3. The information you will receive is from a birth registration certificate is: date & place of birth; child's name; child's sex; father's name; mother's name (including maiden name); occupation of father; the signature, description, and residence of the person giving the registration data; and the date registered.

  4. We have had excellent service by ordering the birth registrations directly from the General Register Office. As of November, 1996, the cost is still US$19 to the best of my knowledge and it takes about one month. I have seen advertisements placed by researchers in England who will obtain birth registrations for less than US$19 but have never used them. They are cheaper because the General Register Office charges less for walk-in requests than for requests by mail. In addition, local Register Offices often charge less for obtaining a birth registration recorded in their locality than does the General Register Office. An excellent source of information for contacting these local offices is the English and Welsh Register Offices web site.

  5. Marriage registrations and death registrations are also available in a similar manner but I have had no experience in obtaining them by mail.

  6. Civil Registrations in Ireland may provide more than just index information as the actual records themselves are available on microfilm through the Family History Center for some years. This means you don't have to send US$19 for a certificate but can order the record directly on microfilm. It is still a two step process of finding them on the index and then finding the actual record, but it's cheaper.

Using the Civil Registration indices, we were able to obtain my immigrant great grandparents' birth registrations. These documents gave us the neighborhoods within Norwich (a large city) where they were born. Based on information obtained later, I was also was able to obtain the birth registrations for one set of my second great grandparents (the other set were born in Scotland & Ireland before Civil Registration began in those countries).

C. Use Birth Registration Information To Start Researching Census Records

The goal is to begin "fleshing out" your ancestor's family. Using the information obtained from birth registrations, you can order Census records through the Family History Center. The Census records will give information on siblings, occupations, other generations such as grandparents in the household, social status, and more.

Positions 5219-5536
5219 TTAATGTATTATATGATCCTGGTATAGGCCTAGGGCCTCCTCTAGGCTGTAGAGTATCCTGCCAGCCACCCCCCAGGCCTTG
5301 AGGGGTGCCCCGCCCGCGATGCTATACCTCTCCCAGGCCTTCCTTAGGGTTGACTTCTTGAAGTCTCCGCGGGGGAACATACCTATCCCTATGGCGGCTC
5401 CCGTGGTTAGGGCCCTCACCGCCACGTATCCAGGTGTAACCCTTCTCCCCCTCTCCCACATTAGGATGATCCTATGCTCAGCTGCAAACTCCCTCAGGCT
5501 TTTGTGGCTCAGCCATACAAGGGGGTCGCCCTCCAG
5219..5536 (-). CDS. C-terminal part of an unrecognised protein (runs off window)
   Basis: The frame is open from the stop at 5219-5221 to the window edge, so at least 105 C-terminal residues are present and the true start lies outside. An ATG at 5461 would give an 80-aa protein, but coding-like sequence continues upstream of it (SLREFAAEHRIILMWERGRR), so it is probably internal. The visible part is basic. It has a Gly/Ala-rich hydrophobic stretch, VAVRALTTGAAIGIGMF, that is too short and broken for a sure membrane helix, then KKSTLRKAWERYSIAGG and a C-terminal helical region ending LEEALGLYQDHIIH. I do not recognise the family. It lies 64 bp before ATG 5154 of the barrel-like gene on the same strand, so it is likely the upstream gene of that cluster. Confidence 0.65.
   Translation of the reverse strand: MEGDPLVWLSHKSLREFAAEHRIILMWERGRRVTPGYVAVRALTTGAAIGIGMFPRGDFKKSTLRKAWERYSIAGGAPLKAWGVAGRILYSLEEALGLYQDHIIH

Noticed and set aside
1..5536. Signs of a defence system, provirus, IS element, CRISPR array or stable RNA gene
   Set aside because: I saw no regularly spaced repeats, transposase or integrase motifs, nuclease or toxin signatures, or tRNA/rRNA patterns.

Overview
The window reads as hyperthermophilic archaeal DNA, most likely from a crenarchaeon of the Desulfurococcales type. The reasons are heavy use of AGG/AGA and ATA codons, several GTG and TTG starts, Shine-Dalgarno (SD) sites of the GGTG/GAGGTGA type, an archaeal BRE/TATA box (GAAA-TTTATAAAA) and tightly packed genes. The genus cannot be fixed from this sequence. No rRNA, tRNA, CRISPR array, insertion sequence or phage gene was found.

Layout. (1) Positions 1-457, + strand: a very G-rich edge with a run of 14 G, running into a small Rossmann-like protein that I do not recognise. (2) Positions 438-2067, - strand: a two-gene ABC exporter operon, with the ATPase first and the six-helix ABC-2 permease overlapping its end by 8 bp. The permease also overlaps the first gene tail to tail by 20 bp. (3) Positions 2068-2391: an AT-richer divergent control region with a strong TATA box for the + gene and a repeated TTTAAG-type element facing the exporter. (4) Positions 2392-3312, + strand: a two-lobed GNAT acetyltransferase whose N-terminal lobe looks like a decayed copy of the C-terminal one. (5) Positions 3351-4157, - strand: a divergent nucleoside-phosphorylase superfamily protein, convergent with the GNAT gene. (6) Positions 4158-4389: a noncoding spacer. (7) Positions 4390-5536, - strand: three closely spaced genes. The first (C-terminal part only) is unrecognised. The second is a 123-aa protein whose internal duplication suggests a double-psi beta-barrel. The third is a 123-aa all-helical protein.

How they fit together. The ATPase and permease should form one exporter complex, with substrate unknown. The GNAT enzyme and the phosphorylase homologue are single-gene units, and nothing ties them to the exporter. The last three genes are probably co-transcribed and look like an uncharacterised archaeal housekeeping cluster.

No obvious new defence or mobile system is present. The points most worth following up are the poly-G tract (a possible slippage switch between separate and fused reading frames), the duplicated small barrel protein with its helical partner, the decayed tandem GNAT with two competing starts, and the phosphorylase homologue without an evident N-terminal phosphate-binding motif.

1. The Censuses were taken every 10 years beginning in 1801 so they're a year off the dates of the U.S. Census dates. The first Census of genealogical value was taken in 1841 when names of individuals were first recorded. The 1841 census has some quirks in it such as it doesn't specify each individual in the household's relationship to the head of house hold and it rounds down to the nearest 5 years on the ages of individuals between 15 and 65 years old. The 1851 and later Censuses list where born by city & county (and often in London, which neighborhood) and give exact ages to the year. The 100 year rule requires privacy of records until 100 years have passed - so the latest Census available is the 1891 Census. The 1901 Census will be out in 2002. The 1891 Census is on microfiche, all others are on microfilm.

  2. There are street indexes for large cities of over 40,000 people for the 1841 to 1871 Censuses here at the Family History Center. They are in the Microfiche Reference Collection drawer. To use the index, go to the microfiche which lists that town and find the street name you are interested in. Each street is indexed by at least one set of 2 digit codes. A long street will have multiple 2 digit codes associated with it. Once you've got your code or codes, go back to the front of the section where your town began on the microfiche. It will have a table which cross references those 2 digit codes to FHC microfilm numbers of the census.

  3. Look under E for England, S for Scotland, or W for Wales in the Locality File. The Irish Censuses were destroyed by government ineptitude and civil war except for the Censuses of 1901 and 1911 which are available now. Go to the county and city, town, village, or parish within the Locality file and look under Census. Large towns will be divided by neighborhoods on several dozen rolls of film.

  4. Pick the Census which follows a known event date, such as the birth date of your ancestor. If your ancestor is born in 1846, start with the 1851 Census for that area and work forward in time rather than backward to the 1841 Census. This was the height of their industrial revolution and people moved around more than you might expect.

  5. Once you've ordered and received your desired film or 'fiche, start looking through it. Each section of the Census forms begins with a description of the area canvassed by the enumerator who took the Census. This description is very helpful as it often names street names and can help you narrow down which sections to look at. The neighborhood and/or parish name of the area should appear at the top of every sheet of the Census.

  6. Write down everything you find out about your ancestors on the Census. Lots of apparently irrelevant information can turn out to be useful later. Look around the neighborhood for similar surnames - families often lived close to each other. Neighboring families often provided spouses for each other's children.